Richmond Town Council Meeting Update for November 1st 2022
Council ties up loose ends at final meeting
By Cynthia Drummond for BRVCA
November 1st 2022
RICHMOND – The Town Council met Tuesday for the last time before the Nov. 8 election. Outgoing council President Nell Carpenter did not attend, which left council Vice President James Palmisciano chairing the meeting.
Much of the meeting involved approving sales licenses for local businesses.
The council approved a request from Town Administrator Karen Pinch to approve a contract with the United States Department of Agriculture, which is awarding a grant of $150,000 to the town for improvements to the police station.
“This is a grant funding that came through Senator [Jack] Reed’s office,” she said. “We applied for it back in May of 2021, and our match will be $40,500.”
The funds will be used for upgrades which will include installing epoxy flooring, drop ceilings and additional insulation.
Pinch also asked the council to approve an allocation of $210,000 of the town’s federal American Rescue Plan Act funds to incorporate a town water line in the upcoming roundabout project at the intersection of Richmond Townhouse Road and Route 138.
In her Oct. 26 memo to the council, Pinch described a persistent water hardness issue which would be resolved when the town connected to the water line.
“The water in the Town Hall is so hard that we’ve just had to replace the water tank in the basement twice in two years due to the tank being compromised,” she wrote. “Bringing the waterline into the Town Hall will alleviate that problem and reduce our repair costs associated with the well.”
The council approved the ARPA fund allocation.
Pinch also requested, and received, council approval to accept a $7,460 grant from the Rhode Island Emergency Management Agency for the town’s “Community Emergency Response Team,” or CERT.
Training for CERT team members focuses on disaster response and includes classes in first aid, communications, and traffic and crowd control.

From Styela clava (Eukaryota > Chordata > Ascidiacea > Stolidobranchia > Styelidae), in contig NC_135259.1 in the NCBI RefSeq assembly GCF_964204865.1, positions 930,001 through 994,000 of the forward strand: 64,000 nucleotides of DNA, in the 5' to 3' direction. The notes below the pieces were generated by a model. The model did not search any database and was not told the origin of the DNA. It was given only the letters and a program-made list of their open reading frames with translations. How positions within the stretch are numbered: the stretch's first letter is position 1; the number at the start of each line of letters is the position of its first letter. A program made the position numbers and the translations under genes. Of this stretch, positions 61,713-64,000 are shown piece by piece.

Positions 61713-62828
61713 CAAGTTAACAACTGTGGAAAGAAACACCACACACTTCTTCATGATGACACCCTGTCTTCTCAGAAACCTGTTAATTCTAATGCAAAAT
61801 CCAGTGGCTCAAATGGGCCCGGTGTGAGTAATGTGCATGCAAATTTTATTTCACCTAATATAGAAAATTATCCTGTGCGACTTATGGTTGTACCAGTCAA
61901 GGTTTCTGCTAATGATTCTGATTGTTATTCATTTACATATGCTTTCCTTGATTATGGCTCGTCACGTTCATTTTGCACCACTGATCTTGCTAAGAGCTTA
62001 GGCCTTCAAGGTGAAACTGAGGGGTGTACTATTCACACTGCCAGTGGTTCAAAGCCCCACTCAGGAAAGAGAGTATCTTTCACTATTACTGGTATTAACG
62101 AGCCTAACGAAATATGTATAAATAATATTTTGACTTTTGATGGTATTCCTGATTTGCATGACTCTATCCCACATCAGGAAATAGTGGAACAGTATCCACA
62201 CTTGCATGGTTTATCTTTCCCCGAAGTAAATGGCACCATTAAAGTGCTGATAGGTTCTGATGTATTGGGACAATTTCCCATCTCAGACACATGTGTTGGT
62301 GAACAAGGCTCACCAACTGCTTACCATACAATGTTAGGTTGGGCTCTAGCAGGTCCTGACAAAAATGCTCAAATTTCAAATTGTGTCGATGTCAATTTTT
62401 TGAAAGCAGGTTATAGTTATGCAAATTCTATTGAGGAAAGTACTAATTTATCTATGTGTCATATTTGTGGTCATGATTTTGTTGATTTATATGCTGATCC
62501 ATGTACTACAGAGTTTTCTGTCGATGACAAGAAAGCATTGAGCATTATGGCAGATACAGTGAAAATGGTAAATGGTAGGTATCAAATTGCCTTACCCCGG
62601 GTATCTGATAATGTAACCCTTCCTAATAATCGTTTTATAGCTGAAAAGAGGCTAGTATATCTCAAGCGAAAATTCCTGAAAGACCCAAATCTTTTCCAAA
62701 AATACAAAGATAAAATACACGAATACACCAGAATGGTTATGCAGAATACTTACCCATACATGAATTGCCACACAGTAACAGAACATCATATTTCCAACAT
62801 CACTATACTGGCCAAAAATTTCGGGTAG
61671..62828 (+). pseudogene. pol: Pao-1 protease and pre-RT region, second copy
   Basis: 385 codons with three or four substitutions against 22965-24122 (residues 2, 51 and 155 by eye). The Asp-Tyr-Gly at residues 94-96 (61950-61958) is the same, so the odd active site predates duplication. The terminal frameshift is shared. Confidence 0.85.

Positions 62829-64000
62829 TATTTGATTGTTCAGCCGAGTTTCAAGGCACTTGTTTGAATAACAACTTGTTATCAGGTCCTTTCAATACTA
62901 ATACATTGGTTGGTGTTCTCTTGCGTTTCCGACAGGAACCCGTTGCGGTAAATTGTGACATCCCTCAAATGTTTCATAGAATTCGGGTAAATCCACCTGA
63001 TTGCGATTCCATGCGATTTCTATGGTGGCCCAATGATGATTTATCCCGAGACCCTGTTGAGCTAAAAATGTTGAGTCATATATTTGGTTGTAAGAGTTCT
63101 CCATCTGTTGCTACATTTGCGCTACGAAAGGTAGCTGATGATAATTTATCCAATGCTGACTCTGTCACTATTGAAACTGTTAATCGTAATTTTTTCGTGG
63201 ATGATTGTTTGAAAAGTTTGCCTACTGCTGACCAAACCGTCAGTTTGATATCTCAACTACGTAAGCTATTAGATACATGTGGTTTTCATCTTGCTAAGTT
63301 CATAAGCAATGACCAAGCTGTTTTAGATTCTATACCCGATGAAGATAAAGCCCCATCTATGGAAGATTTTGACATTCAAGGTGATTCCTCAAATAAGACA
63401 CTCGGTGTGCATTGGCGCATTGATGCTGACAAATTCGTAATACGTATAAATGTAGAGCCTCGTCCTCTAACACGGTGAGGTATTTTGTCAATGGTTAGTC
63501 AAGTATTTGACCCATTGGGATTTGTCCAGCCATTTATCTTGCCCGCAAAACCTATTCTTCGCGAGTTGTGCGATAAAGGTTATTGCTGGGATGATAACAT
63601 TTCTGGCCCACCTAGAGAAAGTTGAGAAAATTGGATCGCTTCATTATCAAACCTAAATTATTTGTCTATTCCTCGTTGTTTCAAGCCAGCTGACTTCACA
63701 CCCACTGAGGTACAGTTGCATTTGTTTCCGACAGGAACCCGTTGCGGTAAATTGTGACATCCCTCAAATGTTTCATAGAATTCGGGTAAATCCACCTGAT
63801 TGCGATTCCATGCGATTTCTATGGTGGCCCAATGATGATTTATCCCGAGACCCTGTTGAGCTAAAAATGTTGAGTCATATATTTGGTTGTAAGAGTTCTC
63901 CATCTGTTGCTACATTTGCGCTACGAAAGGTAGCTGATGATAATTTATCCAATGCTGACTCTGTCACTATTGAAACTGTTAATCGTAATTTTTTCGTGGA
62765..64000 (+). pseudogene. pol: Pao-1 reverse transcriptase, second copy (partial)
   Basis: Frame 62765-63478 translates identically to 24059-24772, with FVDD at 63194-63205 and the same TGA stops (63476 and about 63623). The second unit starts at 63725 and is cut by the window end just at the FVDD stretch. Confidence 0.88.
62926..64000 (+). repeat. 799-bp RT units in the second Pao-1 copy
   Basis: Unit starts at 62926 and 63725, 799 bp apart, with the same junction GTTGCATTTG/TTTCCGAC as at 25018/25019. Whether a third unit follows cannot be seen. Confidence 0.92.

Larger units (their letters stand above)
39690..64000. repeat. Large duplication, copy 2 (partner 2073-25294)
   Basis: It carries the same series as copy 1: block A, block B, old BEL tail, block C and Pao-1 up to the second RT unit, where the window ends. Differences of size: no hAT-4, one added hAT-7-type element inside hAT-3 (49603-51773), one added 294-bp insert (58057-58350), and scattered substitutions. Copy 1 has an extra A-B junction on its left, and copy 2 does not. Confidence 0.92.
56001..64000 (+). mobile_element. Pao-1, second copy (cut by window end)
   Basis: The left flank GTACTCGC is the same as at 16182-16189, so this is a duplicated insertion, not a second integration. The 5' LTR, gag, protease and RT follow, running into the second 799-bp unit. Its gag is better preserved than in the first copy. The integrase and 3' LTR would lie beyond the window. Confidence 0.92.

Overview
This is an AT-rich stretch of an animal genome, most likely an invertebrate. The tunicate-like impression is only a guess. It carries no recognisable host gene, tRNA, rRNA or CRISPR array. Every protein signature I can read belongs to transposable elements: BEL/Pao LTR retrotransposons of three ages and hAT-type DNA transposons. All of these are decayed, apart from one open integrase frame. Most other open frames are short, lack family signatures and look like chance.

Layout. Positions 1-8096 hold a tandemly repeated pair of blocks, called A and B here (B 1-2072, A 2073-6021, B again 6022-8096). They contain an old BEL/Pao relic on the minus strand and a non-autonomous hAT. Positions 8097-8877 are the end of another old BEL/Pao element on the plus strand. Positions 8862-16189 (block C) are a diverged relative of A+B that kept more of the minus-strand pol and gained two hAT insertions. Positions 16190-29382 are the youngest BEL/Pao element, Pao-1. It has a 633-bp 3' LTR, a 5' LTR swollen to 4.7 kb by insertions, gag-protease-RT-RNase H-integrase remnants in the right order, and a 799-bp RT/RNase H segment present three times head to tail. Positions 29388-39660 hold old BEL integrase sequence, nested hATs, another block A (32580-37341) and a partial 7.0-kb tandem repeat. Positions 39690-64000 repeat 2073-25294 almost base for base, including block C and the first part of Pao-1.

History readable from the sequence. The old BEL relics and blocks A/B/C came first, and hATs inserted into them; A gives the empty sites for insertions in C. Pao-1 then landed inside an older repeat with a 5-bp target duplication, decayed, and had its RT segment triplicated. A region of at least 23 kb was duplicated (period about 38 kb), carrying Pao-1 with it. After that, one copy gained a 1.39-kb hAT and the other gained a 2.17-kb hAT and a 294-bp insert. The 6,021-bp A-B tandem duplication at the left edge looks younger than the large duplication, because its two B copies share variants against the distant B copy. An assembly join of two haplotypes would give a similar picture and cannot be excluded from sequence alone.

Also reporting to the council was Police Chief Elwood Johnson, who described the new police body camera program.
“We are about to receive an award letter, which I’ll forward to the Finance Director, to the tune of $167,000,” he said. “It works out to about $33,000 and change a year. That supports the body worn cameras, from soup to nuts, at no cost to the town.”
Funded by the federal government and the state, the five-year program will cost about $16 million.
Johnson said three Richmond officers had been wearing the cameras, which he said had been useful in recording police operations.
“It has been an excellent tool for creating an accurate record of what transpires between citizens and the police,” he said.
During the public forum at the end of the meeting, councilor Ronald Newman, who is running for reelection, said he had enjoyed serving the town and thanked residents for their support.
“Thank you for supporting this council,” he said. “Of anywhere in this world, the United States is the place I want to be. Rhode Island is the best state, without a doubt, in the country. I absolutely believe it. And this little city called Richmond Rhode Island – we have 39 cities and towns and by far, I think Richmond’s the best. Thank you for giving me the opportunity to serve you in the last two years.”